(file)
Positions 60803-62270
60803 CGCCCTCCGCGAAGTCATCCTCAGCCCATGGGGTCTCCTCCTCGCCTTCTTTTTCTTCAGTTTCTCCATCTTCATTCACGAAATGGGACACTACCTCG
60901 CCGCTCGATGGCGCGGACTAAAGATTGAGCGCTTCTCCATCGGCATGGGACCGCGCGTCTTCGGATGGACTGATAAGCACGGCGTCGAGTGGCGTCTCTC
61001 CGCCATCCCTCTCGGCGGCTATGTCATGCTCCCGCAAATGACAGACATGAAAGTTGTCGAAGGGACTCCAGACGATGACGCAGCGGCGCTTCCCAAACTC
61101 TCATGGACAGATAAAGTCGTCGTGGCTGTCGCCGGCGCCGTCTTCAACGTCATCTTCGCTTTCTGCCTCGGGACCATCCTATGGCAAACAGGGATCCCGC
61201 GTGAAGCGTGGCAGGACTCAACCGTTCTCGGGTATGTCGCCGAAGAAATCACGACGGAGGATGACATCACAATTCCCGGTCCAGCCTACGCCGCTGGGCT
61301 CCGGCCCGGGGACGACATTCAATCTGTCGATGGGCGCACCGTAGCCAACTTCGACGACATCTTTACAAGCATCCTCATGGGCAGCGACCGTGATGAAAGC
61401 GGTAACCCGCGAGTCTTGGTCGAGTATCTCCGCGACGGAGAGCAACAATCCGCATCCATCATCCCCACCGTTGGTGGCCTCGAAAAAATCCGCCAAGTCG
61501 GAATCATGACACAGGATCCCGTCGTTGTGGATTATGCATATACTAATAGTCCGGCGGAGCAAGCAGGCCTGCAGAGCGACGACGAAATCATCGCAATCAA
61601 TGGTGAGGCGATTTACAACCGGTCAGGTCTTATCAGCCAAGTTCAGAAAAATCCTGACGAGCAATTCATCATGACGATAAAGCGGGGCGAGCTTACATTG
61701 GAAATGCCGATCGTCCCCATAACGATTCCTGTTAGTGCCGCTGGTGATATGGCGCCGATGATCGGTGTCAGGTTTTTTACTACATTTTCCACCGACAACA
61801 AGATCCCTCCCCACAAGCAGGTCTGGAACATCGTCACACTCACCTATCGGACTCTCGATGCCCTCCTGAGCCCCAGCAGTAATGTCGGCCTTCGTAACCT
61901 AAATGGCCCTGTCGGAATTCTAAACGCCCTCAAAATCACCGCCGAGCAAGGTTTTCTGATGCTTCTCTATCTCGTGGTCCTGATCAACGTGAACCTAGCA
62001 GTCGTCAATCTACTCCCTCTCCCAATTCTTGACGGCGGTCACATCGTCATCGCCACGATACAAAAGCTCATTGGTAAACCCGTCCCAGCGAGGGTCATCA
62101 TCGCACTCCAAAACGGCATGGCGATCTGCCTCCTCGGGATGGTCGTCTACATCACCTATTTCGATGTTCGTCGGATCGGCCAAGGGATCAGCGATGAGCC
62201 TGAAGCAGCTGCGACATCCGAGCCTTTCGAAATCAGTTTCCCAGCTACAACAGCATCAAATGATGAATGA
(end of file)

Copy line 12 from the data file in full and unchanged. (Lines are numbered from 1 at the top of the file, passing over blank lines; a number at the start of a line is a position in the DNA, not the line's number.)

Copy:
61801 AGATCCCTCCCCACAAGCAGGTCTGGAACATCGTCACACTCACCTATCGGACTCTCGATGCCCTCCTGAGCCCCAGCAGTAATGTCGGCCTTCGTAACCT